The adoption of the Internet of Things (IoT) in the mining sector has highlighted the lack of skills needed to deploy it, according to Inmarsat research program, the Rise of IoT in Mining.
This is particularly relevant to more complex IoT-based projects, such as shipment and supply chain tracking and automated vehicle operation.
In fact, skills shortages are considered to be the most significant barrier in the development of IoT-based solutions by 46 per cent of mining organisations.
The research found that shortages were reported across different levels of IoT management, with 84 per cent of organisations identifying a shortfall at the strategic level.
This goes contrary to the desire of mining companies to increase security skills in their organisations (64 per cent) and increase the number of employees with data science and analytical skills (52 per cent).
“IoT offers mining organisations the potential to drive innovation and reduce costs in previously unthinkable ways,” Inmarsat director of mining Nicholas Prevost said.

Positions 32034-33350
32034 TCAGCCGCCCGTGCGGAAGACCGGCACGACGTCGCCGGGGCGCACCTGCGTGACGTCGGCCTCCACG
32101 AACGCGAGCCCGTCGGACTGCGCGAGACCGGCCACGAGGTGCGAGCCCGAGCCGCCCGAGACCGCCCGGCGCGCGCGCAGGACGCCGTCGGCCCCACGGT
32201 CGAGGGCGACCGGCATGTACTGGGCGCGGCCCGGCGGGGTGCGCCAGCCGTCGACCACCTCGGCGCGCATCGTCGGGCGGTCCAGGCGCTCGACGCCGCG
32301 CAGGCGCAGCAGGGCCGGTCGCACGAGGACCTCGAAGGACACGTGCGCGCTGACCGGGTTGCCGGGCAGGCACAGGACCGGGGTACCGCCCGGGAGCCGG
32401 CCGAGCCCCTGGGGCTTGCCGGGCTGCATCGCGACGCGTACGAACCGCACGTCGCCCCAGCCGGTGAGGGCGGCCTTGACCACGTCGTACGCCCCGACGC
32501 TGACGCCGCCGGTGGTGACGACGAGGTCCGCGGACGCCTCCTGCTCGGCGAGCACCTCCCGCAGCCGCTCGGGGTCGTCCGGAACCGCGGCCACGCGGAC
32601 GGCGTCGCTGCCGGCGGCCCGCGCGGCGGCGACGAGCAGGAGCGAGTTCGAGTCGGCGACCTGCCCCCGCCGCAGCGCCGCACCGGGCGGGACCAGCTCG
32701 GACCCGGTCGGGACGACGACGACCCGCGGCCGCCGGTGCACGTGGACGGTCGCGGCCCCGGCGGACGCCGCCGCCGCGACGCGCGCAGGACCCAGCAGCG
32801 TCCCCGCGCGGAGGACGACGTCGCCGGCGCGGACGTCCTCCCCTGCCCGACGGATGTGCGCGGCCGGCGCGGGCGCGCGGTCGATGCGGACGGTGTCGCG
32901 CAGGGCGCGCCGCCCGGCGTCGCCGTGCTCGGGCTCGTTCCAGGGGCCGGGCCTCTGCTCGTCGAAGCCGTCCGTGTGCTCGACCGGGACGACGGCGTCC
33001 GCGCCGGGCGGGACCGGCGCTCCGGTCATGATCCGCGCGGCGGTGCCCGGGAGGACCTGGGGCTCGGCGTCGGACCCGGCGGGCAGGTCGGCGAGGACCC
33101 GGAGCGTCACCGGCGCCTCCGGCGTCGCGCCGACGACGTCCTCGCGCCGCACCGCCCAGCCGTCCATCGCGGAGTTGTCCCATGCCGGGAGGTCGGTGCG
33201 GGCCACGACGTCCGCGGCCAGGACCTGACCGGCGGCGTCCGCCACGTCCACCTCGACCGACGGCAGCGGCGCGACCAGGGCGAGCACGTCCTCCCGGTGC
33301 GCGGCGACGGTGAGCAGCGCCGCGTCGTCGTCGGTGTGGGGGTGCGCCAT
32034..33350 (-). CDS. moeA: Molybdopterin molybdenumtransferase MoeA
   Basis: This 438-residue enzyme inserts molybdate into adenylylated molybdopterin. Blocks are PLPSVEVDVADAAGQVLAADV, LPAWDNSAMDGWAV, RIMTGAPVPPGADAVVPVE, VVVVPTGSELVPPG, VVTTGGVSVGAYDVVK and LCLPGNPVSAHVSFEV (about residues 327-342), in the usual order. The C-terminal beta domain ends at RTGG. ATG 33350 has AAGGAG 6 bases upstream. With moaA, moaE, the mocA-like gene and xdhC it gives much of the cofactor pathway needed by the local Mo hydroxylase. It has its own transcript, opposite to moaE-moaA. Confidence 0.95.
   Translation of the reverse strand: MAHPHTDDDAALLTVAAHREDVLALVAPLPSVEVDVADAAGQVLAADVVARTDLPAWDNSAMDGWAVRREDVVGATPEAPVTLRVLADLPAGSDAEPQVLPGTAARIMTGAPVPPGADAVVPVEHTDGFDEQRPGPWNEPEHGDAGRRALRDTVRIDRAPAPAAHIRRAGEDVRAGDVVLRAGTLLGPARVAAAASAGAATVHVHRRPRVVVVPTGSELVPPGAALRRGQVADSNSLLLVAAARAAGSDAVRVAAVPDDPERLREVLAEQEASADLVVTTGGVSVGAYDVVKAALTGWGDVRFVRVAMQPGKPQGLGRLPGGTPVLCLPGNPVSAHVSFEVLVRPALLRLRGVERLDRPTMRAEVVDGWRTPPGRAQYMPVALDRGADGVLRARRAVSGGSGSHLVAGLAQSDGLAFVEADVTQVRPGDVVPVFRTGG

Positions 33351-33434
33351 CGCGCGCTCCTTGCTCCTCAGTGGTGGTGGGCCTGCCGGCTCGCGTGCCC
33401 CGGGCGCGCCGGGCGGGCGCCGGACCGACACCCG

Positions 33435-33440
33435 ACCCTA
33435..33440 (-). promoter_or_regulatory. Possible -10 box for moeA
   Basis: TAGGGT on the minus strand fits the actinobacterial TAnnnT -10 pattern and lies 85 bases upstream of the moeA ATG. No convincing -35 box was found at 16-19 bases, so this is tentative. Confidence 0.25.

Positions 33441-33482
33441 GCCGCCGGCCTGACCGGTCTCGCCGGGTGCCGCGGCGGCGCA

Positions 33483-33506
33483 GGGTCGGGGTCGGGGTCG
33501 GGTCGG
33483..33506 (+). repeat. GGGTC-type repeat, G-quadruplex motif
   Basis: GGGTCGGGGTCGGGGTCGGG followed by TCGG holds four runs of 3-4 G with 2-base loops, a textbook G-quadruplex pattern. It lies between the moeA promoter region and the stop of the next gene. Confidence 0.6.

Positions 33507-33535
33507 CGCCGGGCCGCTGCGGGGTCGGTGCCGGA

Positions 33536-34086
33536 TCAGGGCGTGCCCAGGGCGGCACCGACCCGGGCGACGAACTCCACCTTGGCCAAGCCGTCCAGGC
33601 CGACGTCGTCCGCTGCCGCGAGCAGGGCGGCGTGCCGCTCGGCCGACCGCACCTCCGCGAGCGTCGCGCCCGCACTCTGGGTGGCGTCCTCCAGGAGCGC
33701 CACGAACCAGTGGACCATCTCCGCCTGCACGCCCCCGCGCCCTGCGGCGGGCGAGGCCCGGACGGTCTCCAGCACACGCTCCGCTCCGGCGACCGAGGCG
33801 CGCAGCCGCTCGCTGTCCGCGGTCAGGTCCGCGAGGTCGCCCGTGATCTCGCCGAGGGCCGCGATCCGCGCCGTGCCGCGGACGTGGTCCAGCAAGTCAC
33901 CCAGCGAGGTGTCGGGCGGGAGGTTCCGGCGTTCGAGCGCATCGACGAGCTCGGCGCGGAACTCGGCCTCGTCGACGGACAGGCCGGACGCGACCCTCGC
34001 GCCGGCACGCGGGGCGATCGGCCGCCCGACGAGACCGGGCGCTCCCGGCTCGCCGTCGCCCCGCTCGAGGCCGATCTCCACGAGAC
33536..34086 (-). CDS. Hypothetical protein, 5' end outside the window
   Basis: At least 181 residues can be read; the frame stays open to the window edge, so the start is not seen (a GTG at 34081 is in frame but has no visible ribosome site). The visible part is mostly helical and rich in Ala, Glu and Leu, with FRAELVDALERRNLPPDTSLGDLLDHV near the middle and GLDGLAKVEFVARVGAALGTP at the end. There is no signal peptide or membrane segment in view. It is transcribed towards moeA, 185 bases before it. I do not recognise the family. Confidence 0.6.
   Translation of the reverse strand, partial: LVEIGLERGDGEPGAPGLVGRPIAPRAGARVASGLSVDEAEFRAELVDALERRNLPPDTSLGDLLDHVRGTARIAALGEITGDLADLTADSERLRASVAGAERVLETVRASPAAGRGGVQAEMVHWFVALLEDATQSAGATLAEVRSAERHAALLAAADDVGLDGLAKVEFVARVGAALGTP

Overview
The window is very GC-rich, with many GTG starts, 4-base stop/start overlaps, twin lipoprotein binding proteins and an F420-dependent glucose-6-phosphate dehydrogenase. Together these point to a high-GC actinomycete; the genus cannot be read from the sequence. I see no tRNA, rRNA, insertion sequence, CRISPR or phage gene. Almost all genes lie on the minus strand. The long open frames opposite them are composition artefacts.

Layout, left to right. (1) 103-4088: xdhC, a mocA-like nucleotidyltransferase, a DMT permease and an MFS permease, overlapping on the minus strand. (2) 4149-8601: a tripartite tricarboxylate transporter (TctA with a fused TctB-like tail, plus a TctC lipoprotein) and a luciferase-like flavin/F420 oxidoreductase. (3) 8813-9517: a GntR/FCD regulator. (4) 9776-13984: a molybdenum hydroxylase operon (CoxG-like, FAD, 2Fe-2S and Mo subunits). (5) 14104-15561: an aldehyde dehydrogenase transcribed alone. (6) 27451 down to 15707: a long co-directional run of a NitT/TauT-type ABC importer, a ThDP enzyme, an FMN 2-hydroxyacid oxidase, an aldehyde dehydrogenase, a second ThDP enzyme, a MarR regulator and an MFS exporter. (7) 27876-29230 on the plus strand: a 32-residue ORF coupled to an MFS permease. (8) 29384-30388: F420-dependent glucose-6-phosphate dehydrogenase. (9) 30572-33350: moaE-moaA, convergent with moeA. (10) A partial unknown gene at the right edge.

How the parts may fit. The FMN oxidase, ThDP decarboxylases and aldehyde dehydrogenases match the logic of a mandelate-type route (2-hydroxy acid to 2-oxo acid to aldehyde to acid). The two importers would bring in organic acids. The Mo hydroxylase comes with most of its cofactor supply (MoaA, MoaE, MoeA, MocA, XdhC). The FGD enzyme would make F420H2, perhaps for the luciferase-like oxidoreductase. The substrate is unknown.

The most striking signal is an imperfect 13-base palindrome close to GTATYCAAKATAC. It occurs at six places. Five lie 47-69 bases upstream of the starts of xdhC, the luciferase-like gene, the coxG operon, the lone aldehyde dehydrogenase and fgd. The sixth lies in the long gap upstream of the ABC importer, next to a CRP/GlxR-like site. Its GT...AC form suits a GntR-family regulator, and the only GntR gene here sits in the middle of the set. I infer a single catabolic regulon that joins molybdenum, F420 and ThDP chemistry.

“Connected vehicles, machinery and sensors, can facilitate the collection of data at every stage of the mining process, enabling miners to acquire a higher level of intelligence on how their operations are working and provide them with the tools to work safer, smarter, and more productively.
“However, fully realising these benefits depends on mining companies’ access to appropriately skilled members of staff and it is clear from our research that practical, hands-on experience of IoT-based solutions is in short supply across the sector, which is in turn hindering its ability to take advantage of more complex IoT projects.”
Prevost said that the sector’s image had been a key barrier to closing the growing skills gap.
He suggested mining companies to embrace smarter ways of working to attract the skills they needed, and for mining leadership to commit to adopting digital practices.